Wednesday, September 19, 2012

Lincoln and Labor: Part III

In America's 1800's. labor and living were synonymous.  No one, not even children, had the luxury of sloth.  Plenteous fields, ripe with crop had to be harvested before  inclement weather came; locking entire households close to fireplaces where they awaited the return of Spring's  planting season.

As landholdings grew larger, the need for laborers beyond that of the family grew as well.  Slaves--the "S" word--became  the appropriate and acceptable answer.

Slavery did not begin in America's Dixie Land.  Egypt, Babylon and places still untold, realized  profits from one human's unpaid-for-service to another's unyielding-taskmasters.  No race of people can accuse another of having enslaved their forefathers without admitting its own history in replicating the same inhumane off-putting. But this was the America where Abraham Lincoln offered his presidency.

Was a human property  once a price had been paid for that human's ownership? Were humans--black humans, born in America--also guaranteed  'certain unalienable rights, that among these are life, liberty, and the pursuit of happiness"?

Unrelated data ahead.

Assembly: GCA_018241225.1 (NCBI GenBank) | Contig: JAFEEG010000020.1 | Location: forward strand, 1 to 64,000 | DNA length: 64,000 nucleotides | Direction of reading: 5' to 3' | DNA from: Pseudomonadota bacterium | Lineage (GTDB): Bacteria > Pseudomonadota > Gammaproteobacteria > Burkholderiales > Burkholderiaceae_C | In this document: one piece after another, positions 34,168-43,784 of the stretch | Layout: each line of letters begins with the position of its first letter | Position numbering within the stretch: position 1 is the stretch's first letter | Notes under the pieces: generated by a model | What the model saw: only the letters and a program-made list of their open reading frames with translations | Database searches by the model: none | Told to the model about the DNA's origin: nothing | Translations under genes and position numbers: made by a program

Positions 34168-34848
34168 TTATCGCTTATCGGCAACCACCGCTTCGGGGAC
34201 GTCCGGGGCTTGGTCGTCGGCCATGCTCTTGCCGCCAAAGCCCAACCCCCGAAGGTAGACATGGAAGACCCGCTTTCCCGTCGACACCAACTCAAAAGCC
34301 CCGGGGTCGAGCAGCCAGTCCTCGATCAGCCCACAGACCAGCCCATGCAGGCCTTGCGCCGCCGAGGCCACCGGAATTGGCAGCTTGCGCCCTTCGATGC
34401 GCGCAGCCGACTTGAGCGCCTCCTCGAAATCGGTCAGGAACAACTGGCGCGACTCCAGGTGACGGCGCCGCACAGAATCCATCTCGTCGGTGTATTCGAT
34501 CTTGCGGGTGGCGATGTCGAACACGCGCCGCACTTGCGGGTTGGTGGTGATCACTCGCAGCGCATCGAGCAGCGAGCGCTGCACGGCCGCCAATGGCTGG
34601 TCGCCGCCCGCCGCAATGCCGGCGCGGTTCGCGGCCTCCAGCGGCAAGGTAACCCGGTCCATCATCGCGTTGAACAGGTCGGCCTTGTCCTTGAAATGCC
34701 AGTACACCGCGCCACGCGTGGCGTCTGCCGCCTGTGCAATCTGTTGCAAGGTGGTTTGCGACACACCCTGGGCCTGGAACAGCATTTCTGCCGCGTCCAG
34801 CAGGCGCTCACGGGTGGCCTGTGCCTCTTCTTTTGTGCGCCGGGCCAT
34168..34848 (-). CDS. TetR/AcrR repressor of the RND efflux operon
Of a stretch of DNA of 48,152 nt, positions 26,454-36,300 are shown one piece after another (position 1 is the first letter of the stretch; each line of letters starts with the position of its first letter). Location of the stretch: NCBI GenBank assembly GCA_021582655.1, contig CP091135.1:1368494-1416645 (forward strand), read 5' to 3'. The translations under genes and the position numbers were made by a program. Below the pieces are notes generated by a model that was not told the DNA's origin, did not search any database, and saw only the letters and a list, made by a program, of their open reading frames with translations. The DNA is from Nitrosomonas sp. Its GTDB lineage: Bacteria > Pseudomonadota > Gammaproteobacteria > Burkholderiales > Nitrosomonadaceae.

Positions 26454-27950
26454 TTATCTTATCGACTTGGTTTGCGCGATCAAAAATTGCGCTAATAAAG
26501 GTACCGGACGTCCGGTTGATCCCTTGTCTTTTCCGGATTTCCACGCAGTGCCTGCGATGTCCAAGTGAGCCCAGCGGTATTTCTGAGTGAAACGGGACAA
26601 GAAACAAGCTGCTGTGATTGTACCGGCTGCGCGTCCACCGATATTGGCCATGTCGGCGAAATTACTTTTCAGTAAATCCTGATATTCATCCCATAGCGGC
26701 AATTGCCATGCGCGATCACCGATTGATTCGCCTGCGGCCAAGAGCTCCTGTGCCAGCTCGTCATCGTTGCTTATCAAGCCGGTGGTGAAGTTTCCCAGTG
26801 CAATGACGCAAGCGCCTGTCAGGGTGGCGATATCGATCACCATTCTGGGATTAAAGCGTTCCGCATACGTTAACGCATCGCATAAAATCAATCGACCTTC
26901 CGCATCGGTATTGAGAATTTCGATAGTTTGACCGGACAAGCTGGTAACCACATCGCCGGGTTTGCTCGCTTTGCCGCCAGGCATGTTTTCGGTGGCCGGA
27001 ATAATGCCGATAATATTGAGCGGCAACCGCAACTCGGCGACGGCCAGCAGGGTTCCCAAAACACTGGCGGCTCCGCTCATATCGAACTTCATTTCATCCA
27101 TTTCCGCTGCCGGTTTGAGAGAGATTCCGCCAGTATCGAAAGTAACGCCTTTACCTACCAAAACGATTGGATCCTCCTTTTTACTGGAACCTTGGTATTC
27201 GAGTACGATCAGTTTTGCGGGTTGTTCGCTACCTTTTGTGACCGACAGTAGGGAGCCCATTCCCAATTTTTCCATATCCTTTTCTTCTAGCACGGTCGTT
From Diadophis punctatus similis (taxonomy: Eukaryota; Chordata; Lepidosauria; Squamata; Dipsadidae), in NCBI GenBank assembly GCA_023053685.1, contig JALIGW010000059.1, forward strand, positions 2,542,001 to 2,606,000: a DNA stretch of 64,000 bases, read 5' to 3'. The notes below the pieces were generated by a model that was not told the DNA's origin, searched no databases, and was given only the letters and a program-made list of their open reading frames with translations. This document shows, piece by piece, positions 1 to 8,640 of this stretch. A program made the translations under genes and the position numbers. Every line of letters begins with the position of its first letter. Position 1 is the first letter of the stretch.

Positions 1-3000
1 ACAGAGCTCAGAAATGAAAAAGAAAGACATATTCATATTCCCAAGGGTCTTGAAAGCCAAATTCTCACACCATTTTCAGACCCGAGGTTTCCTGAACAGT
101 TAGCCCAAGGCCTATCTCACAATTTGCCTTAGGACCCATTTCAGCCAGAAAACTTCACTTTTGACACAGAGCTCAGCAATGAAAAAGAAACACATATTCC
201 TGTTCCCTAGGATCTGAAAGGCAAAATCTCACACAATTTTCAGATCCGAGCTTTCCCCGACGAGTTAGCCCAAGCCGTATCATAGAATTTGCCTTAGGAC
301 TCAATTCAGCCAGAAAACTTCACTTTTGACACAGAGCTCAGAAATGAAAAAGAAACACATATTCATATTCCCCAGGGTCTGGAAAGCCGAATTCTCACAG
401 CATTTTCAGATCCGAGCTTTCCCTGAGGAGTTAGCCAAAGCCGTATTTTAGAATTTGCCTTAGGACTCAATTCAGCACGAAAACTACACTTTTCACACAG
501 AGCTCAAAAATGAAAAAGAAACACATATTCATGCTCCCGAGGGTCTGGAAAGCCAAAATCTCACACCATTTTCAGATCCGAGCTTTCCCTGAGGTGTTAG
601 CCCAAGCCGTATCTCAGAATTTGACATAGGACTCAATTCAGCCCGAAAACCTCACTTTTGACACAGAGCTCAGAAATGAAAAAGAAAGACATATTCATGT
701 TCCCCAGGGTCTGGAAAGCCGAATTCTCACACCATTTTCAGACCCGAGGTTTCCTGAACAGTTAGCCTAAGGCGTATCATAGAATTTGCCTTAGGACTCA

He declared in his December 3, 1861 First Annual Message to Congress:

Labor is prior to and independent of capital. Capital is of the fruit of labor and could never have existed if labor had not first existed. Labor is the superior of capital and deserves much the higher consideration.

We struggle today to bring work to all Americans.  Work to care for our families and our country, we have discovered, is to be appreciated as much as the  breath we inhale.

Wednesday-- Lincoln and Labor Part III

More tomorrow.

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